There are a few important things to consider before buying a HDTV, find out the basics you need to know to make the best decision and get the most for your money.
When you got to your local electronics store, don't be fooled by the picture quality of all the different TVs. Don't get me wrong, yes some are better than others but, most if not all of the TVs settings are modified for the low light showroom environment. What may look like a good picture there, may not look quite as good when you get it home.
Another aspect to keep in mind is the display size. The display screen size for a Wide Screen HDTV is smaller than the screen size of your CRT TV, if you still own one of those. A good rule of thumb is to buy one size larger than your current screen size (CRT = LCD/Plasma) for it to look the same.
HD looks best on a large TV, so buy the biggest set you can afford, but make sure it fits the space. A 37-inch screen may work best in a bedroom, but a 60-inch screen is ideal in a large entertainment center.
The new rave is hanging the TV's on the wall. I personally haven't done it yet, as I would need to buy an additional piece of furniture to house all of my audio & video equipment (DVD Player, DISH Receiver, Surround Sound, etc.) But, it sure does look good!
Make sure the TV you buy is a "Widescreen" TV, as all HD programming is in the widescreen aspect ratio (16X9). This really isn't a problem because most HDTVs are widescreen compatible but, just had to tell you.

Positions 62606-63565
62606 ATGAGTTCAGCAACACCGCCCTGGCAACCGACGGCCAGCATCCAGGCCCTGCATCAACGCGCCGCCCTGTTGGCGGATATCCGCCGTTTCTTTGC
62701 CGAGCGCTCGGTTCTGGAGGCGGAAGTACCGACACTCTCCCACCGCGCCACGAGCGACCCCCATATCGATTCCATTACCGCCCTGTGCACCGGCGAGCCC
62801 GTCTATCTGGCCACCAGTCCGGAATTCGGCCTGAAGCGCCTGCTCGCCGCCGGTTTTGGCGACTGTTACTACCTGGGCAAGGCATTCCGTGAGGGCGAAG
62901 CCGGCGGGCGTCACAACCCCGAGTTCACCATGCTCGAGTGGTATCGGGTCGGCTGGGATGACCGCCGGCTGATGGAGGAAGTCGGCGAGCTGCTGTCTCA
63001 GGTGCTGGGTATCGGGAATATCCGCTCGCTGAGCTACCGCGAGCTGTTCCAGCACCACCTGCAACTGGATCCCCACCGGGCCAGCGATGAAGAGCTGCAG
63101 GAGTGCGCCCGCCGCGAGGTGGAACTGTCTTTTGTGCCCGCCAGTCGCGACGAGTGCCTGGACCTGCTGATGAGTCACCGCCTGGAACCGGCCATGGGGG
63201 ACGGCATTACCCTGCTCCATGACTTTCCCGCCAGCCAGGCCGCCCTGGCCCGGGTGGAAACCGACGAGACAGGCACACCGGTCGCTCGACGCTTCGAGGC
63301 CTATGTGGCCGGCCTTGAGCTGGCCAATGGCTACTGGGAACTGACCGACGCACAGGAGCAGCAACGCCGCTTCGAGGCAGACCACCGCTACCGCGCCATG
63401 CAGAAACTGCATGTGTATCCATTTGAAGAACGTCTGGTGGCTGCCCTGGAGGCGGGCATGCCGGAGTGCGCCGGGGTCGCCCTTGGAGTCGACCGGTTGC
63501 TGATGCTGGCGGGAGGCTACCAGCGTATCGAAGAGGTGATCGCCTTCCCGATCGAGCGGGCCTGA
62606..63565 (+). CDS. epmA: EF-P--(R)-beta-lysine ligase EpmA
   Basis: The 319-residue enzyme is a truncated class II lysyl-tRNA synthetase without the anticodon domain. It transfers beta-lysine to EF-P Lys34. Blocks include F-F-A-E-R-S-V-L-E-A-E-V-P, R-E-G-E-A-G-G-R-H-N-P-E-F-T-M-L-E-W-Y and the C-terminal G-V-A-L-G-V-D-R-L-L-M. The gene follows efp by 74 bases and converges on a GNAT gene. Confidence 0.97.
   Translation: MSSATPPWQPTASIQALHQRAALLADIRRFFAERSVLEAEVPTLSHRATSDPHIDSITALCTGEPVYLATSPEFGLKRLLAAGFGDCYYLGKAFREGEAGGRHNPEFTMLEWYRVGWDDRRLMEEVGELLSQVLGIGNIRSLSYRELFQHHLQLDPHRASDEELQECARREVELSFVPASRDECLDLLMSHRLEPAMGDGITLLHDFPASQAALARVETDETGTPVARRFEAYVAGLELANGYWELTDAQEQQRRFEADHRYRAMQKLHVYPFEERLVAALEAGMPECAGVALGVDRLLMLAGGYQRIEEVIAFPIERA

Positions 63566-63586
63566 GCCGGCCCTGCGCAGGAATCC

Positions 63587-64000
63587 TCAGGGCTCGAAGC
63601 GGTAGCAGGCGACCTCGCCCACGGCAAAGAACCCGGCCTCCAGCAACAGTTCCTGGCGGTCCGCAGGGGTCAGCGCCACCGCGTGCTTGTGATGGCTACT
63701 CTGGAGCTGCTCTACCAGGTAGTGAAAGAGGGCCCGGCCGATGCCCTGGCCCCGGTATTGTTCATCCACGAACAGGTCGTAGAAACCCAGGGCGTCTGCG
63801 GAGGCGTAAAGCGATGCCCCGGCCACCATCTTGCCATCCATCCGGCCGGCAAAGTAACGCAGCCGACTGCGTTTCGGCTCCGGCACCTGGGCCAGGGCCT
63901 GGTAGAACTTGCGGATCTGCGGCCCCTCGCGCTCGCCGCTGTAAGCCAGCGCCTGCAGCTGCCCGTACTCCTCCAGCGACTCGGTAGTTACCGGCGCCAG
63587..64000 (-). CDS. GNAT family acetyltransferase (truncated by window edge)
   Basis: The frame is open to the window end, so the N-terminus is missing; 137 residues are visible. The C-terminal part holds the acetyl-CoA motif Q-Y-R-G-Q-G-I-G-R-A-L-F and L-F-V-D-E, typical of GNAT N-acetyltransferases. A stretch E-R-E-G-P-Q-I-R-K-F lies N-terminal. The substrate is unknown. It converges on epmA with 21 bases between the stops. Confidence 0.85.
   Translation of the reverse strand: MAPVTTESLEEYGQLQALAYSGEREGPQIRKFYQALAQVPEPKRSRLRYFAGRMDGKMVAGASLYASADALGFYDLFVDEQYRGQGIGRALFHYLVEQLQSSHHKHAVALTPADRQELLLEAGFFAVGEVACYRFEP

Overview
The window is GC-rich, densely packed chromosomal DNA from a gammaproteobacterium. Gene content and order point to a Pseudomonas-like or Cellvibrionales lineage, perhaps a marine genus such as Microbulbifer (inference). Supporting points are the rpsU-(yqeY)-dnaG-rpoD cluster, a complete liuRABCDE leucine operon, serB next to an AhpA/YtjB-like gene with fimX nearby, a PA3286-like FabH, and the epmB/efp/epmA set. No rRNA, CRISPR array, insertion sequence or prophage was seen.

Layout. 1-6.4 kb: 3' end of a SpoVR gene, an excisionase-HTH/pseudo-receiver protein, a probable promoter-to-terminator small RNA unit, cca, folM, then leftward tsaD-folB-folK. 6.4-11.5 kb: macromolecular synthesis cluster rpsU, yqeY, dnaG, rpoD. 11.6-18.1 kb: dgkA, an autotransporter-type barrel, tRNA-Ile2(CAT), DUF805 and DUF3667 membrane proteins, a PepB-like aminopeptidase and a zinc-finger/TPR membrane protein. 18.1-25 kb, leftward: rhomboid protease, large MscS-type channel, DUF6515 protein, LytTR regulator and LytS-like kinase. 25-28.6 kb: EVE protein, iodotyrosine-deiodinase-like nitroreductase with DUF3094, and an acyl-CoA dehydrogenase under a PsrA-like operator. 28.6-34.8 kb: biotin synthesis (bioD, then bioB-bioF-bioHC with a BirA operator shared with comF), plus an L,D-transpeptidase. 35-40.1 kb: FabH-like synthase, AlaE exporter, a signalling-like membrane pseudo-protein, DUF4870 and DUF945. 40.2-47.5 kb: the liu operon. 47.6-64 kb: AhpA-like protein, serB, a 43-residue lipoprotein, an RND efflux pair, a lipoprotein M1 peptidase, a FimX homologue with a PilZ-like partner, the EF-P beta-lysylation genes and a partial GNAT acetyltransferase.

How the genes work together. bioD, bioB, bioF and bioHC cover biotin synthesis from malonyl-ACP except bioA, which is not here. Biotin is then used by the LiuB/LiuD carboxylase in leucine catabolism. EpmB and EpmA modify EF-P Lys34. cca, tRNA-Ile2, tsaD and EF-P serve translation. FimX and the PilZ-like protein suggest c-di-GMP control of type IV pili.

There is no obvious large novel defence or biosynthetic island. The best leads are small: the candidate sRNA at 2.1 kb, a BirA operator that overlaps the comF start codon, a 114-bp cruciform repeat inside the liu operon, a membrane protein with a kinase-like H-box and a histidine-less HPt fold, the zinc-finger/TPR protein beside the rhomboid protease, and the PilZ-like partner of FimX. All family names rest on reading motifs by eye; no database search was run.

You will need a HD DVR or HD TiVo to record HD programming and play it back in HD (on a HDTV of course). Standard definition programming on a HDTV looks pretty bad. At first you say its not that bad (trust me I said it) but, eventually you come to grips with reality, its bad.
If I could recommend anything, buy a HDTV that is capable of displaying a 1080p signal. They are not that much more than a 720p HDTV (I regret buying my 720p HDTV).
As far as warranties are concerned, I usually don't buy them as every time I do, its been a disaster trying to get them to fix it or they want an outrageous amount to ship it back to them and if I never need to use them, it just makes me mad I spent the extra money.
Take some notes of what you currently have (audio & video devices), and how you want to connect them (HDMI cable, Component cable, etc.) and make sure your new TV has all the inputs you need.
With a little research, you can find the best HDTV for your home that will meet all your needs!